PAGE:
By Chris Parker
By Jesse Marx
By John Baichtal
By Olivia LaVecchia
By Jesse Marx
By Olivia LaVecchia
By Tatiana Craine
By Judy Keen
They can say I'm a fat old cunt, they can say I'm an untalented bastard, they can call me a poof, but they musn't tell lies about me.
--Elton John, discussing a libel suit
TWENTY-FIVE YEARS ago this week, Elton John's "Rocket Man" topped out at #6 on the American pop charts. The song is--lesser superlatives aside--a masterpiece. The piano knocks out chords that are intimate and confessional in their familiarity: This tune was destined for a thousand AM rock stations, for tiny treble speakers on the ceilings of sports bars. The bass walks hushedly over an octave. Elton warbles the first line--She packed my bags last night pre-flight--so as to skip any caesura between the last three words. He leaps into falsetto for the "timeless flight," and misses the note. Soon, the piano bounces with Caucasian syncopation. Elton's voice multiplies with multitracking. Steve Miller-ian sound effects signify solid-fuel booster rockets hurtling through the icy vacuum that is space. "I'm not the man they think I am at home," Elton sings, "Oh no no no... I'm a rocket man!"
I suspect that nearly everyone of a certain age understood exactly the way he was feeling.
But then how many of us can identify--I mean really identify--with the pressures of donning a Donald Duck suit before half a million screaming fans in New York's Central Park? Even among the lonely satellites of 1970s single life, Elton John was, in every sense, "higher than a kite." "I fucking loved cocaine," he told writer Ian Parker in a New Yorker profile last year. "It opened me up. But in the end all I was doing was sitting in my room doing it on my own and watching pornographic videos for two weeks at a time." Later in the piece, Elton John attributes his HIV-negative status to a sexual predilection toward voyeurism.
What we have here, it would seem, is a failure to reach out and touch someone--which brings us to AT&T and its outgoing CEO Robert E. Allen. Allen is perhaps best known for having "touched" 40,000 employees in 1996 ("touched" being as good a euphemism as "downsized") while earning $5.2 million in salary and approximately $16 million in total compensation. "There used to be a lifelong commitment on our employee's part and on our part," he told Time magazine last January. "But our people now realize that the contract does not exist anymore."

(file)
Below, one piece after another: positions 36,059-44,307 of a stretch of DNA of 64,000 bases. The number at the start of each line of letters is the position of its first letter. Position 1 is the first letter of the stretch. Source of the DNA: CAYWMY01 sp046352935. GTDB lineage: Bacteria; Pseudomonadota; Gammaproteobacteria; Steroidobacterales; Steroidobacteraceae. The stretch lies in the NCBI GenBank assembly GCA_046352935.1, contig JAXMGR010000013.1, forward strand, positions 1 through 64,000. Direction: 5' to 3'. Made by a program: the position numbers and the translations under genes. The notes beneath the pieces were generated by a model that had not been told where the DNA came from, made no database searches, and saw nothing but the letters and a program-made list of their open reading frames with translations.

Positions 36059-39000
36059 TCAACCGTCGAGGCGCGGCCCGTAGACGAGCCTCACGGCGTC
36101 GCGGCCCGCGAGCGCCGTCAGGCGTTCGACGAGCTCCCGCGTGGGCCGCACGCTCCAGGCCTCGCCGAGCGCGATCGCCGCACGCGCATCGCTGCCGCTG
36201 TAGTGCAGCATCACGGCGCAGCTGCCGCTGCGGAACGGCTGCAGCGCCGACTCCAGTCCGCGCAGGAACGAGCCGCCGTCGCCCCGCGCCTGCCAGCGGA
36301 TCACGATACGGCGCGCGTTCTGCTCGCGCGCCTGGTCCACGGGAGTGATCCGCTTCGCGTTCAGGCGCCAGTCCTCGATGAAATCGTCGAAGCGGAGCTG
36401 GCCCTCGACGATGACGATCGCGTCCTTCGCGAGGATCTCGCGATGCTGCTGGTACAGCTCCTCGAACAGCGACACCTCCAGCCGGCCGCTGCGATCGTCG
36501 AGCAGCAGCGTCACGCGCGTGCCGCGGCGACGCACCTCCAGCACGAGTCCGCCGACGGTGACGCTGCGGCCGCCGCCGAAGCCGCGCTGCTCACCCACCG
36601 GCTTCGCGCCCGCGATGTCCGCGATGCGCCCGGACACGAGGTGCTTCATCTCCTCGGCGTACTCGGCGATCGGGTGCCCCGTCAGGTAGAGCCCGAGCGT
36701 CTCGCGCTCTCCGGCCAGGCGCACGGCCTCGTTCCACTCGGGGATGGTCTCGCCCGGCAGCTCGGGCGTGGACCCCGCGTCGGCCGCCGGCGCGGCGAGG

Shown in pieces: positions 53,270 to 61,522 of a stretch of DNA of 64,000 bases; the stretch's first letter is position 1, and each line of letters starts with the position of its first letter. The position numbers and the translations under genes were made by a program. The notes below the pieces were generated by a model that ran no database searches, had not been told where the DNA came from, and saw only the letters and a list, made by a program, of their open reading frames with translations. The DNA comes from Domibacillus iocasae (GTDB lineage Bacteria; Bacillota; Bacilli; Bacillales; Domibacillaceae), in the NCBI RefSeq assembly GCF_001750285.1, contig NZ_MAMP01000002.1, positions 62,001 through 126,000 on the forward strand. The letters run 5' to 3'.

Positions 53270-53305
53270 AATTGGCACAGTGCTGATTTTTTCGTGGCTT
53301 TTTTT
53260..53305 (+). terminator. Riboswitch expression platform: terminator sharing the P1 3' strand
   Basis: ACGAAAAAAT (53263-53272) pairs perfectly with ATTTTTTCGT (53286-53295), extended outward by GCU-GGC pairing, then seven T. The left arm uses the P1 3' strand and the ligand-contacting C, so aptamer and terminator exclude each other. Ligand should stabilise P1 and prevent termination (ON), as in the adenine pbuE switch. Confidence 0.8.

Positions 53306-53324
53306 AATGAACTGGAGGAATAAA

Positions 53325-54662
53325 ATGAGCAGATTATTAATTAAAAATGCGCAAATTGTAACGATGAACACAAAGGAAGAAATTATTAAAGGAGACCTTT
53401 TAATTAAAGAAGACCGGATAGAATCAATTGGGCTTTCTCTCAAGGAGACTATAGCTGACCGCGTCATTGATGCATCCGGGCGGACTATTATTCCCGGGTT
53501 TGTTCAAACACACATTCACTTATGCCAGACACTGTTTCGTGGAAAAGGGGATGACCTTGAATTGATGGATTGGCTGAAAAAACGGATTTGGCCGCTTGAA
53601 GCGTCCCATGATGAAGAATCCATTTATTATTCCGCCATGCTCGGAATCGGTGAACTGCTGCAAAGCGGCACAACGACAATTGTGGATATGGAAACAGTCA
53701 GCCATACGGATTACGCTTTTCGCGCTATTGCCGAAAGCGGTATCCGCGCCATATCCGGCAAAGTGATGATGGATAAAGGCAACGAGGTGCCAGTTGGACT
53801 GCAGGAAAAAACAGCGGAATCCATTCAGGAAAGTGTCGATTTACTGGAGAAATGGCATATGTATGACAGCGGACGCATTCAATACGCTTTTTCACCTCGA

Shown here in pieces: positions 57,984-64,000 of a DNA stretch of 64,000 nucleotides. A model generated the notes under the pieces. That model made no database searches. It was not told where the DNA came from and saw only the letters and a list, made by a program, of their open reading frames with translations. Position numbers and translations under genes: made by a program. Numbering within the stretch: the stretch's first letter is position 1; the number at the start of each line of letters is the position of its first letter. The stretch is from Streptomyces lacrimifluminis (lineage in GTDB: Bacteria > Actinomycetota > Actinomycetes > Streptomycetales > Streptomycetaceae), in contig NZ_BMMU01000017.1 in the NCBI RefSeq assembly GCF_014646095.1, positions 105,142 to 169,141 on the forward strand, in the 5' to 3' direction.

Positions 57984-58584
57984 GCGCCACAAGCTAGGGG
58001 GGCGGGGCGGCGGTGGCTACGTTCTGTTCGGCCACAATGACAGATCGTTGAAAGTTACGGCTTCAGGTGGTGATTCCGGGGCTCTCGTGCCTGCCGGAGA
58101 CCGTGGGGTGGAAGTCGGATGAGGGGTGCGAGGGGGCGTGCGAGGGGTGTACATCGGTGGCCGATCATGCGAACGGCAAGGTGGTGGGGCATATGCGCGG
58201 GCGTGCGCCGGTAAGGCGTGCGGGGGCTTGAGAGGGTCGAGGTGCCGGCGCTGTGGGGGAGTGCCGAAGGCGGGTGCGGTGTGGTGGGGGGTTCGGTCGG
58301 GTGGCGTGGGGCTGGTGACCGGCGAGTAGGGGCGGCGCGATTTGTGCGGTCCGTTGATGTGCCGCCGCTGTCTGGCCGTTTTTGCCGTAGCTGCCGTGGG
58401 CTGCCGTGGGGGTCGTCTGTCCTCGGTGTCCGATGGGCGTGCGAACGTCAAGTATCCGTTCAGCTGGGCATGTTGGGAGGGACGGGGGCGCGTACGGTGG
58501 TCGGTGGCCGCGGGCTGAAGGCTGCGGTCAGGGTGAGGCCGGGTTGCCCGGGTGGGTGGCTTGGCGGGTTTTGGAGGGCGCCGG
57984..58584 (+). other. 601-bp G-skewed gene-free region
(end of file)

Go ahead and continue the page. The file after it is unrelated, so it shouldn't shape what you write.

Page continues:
It's lonely out in space Elton John sang; and AT&T has taken that notion to heart. In a new spot, AT&T has appropriated "Rocket Man" to describe the Flying Dutchman of the new job market--the free agent compelled to travel the globe in search of the love of a good corporation. Here is "Rocket Man" recontextualized (and heterosexualized) into a 30-second soap opera of love and faxes in the age of missing information.
Let's set the scene. A handsome man pads across his bedroom; in the background, his wife slumbers, glowing, as pale as her bleached sheets. We watch the nameless husband through the plexiglas window of an airport, boarding a DC-9 to parts unknown. The airborne commuter discovers an amethyst-colored barrette in his briefcase; she clasps its twin to the bottom of their daughter's braid. He plugs his laptop into the onboard phone jack and sends a one line fax: Meet me on the porch at 9:00.Back on earth, the sheet drops from the fax machine to the floor like the paper from Steven J. Cannell's typewriter at the end-credits of Miami Vice. One notices an almost imperceptible lift in her carriage as she retrieves the page--a flexion of the calves that connotes "girlishness." This is the nuclear family before the fission kicked in: back to the future, fully realized.
Night falls in the flight cabin and a crepuscular burnish settles across the foyer of the house. His plane speeds across a computer-enhanced rendering of the luminous arch of our Milky Way; she stands backlit by the same, portable phone in hand, eyes half-shut in nuptial rapture. They talk. Cut to: the striped wafer of the AT&T logo orbited by bright discs of light--a computer-generated lens flare. White lettering on a black screen reads It's all within your reach.
What this "all" means is a different thing for Robert E. Allen, Elton John and the fictional Romeo of the fax machine... and for the rest of us fat old cunts as well. This Disneyland is no ordinary house of cards, but a mansion of vapor and contradiction: celluloid for brick; fiber-optic cable for mortar. This is where we sit on the couch, riding the remote control. Our reach always exceeding our grasp.